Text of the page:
The report focuses primarily on Regional Council functions and services, how these are currently delivered in the Bay of Plenty, and the value they provide to the region’s community and environment.  

The report also briefly considers what constitutes ‘good local government’, and suggests some implications for regional council functions and services if other local government arrangements were considered for the Bay.

Council approved the report for public release at the Council meeting on 10 February 2015.

Council’s position

Council’s current position on local government reorganisation in the Bay of Plenty continues to be that it seeks only to be sufficiently informed to enable it to respond to an application, should this be required – not to prepare and submit an application itself.

However, responding to another party’s application would require Council to have formed a view on the relative merits of existing local government arrangements in the region (the ‘status quo’ option) compared to a range of other ‘reasonably practicable’ options that other parties might promote.

Next Steps

At the 10 February 2015 meeting, the Council directed the Chief Executive to commission a further piece of work that would apply the Local Government Commission’s decision-making framework to the Bay of Plenty region.

This work is to assist us in recognising what elements would and wouldn’t apply for this region and to identify evidence and information gaps that would need to be filled to enable Bay of Plenty Regional Council to prepare a robust response to another party’s application, should this be required.

We anticipate information gaps may be identified about:

  • the interdependency of communities
  • redistribution of costs and benefits within the region
  • strength of regional voice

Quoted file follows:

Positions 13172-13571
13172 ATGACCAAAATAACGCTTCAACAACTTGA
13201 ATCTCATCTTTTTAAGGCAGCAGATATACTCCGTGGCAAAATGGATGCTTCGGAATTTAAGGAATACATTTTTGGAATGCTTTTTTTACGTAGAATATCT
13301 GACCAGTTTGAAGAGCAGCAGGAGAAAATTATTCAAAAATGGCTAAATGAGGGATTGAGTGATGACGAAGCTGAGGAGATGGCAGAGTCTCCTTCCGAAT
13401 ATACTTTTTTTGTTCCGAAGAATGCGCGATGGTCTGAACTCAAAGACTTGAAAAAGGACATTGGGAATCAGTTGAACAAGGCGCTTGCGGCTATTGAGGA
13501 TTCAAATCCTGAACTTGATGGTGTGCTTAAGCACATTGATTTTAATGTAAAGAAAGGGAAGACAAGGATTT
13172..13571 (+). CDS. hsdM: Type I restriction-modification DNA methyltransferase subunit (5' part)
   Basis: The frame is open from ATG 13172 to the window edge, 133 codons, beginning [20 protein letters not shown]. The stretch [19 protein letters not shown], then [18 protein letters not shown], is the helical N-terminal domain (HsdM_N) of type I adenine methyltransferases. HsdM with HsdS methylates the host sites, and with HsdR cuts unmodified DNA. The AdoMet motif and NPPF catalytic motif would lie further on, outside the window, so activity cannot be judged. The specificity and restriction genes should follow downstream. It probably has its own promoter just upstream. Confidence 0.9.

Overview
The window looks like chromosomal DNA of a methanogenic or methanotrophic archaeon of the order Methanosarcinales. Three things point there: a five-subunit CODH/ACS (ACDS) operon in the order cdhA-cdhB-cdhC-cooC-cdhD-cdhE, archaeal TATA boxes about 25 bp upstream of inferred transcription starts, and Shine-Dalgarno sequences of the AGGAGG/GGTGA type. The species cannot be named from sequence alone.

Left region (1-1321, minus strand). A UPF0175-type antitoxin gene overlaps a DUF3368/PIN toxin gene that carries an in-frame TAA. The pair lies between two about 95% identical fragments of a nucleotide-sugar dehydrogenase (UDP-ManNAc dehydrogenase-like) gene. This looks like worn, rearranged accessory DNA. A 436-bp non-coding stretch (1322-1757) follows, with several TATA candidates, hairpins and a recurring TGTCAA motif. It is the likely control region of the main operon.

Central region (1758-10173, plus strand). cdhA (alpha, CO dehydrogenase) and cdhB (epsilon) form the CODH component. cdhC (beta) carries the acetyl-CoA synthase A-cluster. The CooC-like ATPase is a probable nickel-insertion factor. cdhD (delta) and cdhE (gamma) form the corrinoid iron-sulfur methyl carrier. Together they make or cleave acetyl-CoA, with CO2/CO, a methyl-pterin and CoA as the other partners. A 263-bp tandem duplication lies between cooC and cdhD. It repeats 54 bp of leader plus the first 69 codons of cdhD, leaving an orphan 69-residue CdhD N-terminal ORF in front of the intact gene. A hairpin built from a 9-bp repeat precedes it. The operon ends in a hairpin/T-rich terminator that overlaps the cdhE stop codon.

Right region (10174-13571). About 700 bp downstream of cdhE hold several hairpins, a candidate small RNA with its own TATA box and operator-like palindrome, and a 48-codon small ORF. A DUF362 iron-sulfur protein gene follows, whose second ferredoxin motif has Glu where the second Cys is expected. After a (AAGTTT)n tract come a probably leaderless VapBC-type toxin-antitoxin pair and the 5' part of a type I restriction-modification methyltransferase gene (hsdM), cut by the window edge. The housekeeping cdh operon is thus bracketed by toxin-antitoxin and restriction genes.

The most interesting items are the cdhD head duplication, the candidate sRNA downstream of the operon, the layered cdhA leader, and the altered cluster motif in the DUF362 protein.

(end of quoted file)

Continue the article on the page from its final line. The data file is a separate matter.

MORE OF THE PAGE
• iwi / Māori and local participation in decision-making.

This work may also enable us to anticipate the form of local government that may be recommended for the Bay of Plenty if the framework was applied to this region. The scope and timing for this work are yet to be finalised.

 

Joint Bay of Plenty councils’ work

‘Building a Better Bay’ – October 2014

The combined councils of the Bay of Plenty and surrounding districts have contributed stories about their collaborative work to a booklet called Building a Better Bay.

The booklet describes our region’s communities and outlines the various ways that we work together to achieve our collective vision for better business in the Bay of Plenty.

Each community has its own identity, challenges and opportunities for continuing growth. The common theme of the stories is the value of collaboration to achieve ‘more for less’ between councils, key community leaders, central government agencies and investors.

The 27 stories are grouped into:

  • Long Term Infrastructure management
  • Community outcomes game changer partnerships
  • ‘More for Less’ customer service delivery
  • Local / Central Government regulation cost/benefit effectiveness

Building a Better Bay shows how the councils of the Bay of Plenty and surrounds are working together to facilitate and lead change in our communities.

Read Building a Better Bay